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ARS Home » Midwest Area » Ames, Iowa » National Animal Disease Center » Ruminant Diseases and Immunology Research » Research » Publications at this Location » Publication #319009

Research Project: INTERVENTION STRATEGIES TO CONTROL VIRAL DISEASES OF CATTLE

Location: Ruminant Diseases and Immunology Research

Title: Experimental infection of calves, sheep, goats and pigs with HoBi-like viruses by direct inoculation or exposure to persistently infected calves

Author
item Bauermann, Fernando - Universidade Federal De Santa Maria
item Falkenberg, Shollie - Elanco Animal Health, Inc.
item Decaro, E - University Of Bari
item Ridpath, Julia

Submitted to: Veterinary Microbiology
Publication Type: Peer Reviewed Journal
Publication Acceptance Date: 10/12/2015
Publication Date: 12/31/2015
Publication URL: http://handle.nal.usda.gov/10113/61954
Citation: Bauermann, F.V., Falkenberg, S.M., Decari, E.F., Ridpath, J.F. 2015. Experimental infection of calves, sheep, goats and pigs with HoBi-like viruses by direct inoculation or exposure to persistently infected calves. Veterinary Microbiology. 181(3-4):289-293. doi: 10.1016/j.vetmic.2015.10.1011.

Interpretive Summary: The disease known as bovine viral diarrhea (BVD) leads to major loses in cattle production around the world. BVD may be caused by three different viruses, called bovine viral diarrhea virus 1 (BVDV1), BVDV2 and HoBi-like viruses. BVDV1 was discovered in the 1940’s. BVDV2 was discovered in the 1990’s. HoBi-like viruses were first reported in 2004. While BVDV1 and BVDV2 are detected in all parts of the world, HoBi-like viruses thus far have only been isolated from animals in South America, Asia and Europe. If a fetus is exposed to anyone of these three viruses, they may develop a lifelong persistent infection. Persistently infected animals are very efficient at spreading these viruses to other animals. Thus far HoBi-like viruses have only been reported in cattle and water buffalo. It is not known if HoBi-like viruses can be transmitted from calves with persist infection to pigs, goats or sheep. In order to design control programs that would keep HoBi-like viruses from spreading around that globe, it is important to determine if cattle persistently infected with HoBi-like viruses can transmit the virus to other domestic animals. In this study calves, sheep, goats and pigs were infected with HoBi-like viruses by direct inoculation (experimental route of infection) or by housing with calves persistently infected with HoBi-like viruses (natural route of infection). Cattle, sheep, goats and pigs all became infected, regardless of the route of infection, the risk that cattle infected with HoBi-like virus can transmit the virus will change that way we design control programs.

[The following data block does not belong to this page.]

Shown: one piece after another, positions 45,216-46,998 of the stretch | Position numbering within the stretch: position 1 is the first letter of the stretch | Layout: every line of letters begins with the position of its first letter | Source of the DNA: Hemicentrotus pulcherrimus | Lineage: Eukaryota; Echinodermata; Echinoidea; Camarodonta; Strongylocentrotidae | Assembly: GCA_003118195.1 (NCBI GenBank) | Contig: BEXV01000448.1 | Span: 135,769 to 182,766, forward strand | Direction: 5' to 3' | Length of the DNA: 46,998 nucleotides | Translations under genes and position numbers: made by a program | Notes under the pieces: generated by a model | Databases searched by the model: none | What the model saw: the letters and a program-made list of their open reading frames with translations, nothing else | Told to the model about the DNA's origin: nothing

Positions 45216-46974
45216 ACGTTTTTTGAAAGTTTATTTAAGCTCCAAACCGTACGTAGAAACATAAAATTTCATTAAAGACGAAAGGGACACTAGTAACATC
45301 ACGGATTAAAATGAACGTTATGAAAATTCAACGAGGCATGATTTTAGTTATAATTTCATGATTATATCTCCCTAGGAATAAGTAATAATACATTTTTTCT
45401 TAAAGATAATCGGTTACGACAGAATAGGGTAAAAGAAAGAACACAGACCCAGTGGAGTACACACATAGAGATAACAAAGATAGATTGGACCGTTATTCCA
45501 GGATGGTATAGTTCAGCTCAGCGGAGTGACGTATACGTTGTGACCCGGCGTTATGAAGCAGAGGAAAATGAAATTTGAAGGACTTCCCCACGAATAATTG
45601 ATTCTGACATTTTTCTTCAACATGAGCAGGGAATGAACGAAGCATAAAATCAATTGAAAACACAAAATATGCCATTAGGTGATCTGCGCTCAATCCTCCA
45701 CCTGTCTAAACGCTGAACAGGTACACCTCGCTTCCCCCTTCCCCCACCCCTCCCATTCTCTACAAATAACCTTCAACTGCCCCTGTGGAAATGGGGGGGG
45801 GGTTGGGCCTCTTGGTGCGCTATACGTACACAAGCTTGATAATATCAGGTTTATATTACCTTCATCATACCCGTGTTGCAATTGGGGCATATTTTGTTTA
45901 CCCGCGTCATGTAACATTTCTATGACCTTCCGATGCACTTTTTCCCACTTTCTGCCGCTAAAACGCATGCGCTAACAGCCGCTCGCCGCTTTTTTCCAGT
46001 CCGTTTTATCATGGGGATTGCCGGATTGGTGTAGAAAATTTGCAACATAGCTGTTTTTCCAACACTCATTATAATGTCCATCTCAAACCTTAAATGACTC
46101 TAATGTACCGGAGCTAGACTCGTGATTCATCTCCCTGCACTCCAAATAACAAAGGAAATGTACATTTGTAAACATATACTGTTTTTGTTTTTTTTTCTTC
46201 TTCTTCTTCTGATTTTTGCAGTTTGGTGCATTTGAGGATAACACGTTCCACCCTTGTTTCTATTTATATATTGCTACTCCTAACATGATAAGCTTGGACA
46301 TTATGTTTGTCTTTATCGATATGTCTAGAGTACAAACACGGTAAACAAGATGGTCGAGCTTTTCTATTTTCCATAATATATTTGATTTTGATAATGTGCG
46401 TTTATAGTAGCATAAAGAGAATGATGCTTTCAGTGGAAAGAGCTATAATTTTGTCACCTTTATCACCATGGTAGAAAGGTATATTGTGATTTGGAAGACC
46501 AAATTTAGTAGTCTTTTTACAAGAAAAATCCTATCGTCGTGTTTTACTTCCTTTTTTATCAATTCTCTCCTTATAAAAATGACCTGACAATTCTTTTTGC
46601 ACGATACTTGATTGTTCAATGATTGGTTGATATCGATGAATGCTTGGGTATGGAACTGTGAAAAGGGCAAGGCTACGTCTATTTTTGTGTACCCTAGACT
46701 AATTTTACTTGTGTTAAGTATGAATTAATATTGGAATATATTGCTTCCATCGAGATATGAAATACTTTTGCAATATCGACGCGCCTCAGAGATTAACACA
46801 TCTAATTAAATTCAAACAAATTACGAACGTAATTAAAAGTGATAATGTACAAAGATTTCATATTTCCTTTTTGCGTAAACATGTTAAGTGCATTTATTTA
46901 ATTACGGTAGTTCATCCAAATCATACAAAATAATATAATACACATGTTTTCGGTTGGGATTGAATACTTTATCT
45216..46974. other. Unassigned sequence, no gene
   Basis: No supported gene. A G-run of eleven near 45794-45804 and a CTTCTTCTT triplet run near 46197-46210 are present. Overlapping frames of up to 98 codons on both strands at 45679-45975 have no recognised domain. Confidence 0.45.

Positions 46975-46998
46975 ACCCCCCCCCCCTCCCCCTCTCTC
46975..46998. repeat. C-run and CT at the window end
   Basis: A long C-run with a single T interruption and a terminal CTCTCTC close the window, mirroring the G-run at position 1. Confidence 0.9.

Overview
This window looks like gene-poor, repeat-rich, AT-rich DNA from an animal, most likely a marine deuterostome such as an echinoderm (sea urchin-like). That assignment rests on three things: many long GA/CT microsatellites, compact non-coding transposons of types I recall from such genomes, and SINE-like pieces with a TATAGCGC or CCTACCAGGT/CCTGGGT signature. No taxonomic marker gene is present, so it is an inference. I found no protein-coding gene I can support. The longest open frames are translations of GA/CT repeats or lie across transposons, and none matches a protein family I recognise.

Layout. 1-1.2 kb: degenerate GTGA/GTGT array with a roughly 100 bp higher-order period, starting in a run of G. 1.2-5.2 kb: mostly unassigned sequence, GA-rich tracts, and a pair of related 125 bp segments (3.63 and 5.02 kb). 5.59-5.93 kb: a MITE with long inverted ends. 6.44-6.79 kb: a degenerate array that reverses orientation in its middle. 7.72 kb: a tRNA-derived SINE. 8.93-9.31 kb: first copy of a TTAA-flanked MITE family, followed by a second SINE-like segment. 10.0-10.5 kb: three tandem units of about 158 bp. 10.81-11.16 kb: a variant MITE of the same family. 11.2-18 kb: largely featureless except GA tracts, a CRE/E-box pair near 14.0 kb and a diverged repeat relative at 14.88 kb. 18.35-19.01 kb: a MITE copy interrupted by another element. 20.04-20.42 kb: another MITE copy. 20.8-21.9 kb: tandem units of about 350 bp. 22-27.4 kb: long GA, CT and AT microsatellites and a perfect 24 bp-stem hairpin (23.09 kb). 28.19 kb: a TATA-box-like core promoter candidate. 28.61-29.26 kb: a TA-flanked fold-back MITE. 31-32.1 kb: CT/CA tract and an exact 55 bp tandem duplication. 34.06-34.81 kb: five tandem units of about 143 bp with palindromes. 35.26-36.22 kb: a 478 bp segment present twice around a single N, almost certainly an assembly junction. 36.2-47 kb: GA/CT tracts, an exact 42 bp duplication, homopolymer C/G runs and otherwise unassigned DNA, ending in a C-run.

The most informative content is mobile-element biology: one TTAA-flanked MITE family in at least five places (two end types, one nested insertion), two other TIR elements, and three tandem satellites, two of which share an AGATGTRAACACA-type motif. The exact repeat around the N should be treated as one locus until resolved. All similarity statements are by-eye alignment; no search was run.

Technical Abstract: HoBi-like viruses are an emerging species of pestiviruses associated with respiratory and reproductive disease in cattle and in water buffaloes. Although cattle appear to be the main natural hosts, little is know about the potential for HoBi-like viruses to be transmitted to other livestock. In this study, seronegative calves, goats and pigs, and sheep harboring pestivirus antibodies (probably due to previous exposure to BVDV) were exposed to HoBi-like viruses either by direct inoculation (GIn) or by contact with calves persistently infected with HoBi-like viruses (GEx). Both GIn and GEx groups were monitored for clinical signs, lymphocyte counting, virus in buffy coats and nasal swabs up to day 23 post-inoculation (pi). Evidence of transmission of HoBi-like virus by PI calves was observed in all studied species. No difference in clinical presentation was observed between animals in the GIn or GEx groups. Evidence of infection, depending on the species included lymphocyte depletion, fever, viral RNA detection, and/or seroconversion. Depletion of lymphocytes was observed in calves and goats (35% and 50%, respectively) but not in pigs. Seroconversion was observed in at least one animal of each group and for all exposed species. The rate of seroconversion was higher in animals in the GIn experimental groups. In sheep, pre-existing moderate to high neutralizing titers against BVDV did not prevent viral replication and shed. The study demonstrated that naive cattle, goats and pigs, in addition to antibody positive sheep, can be infected by HoBi-like virus via persistently infected calf and potentially transmit the virus.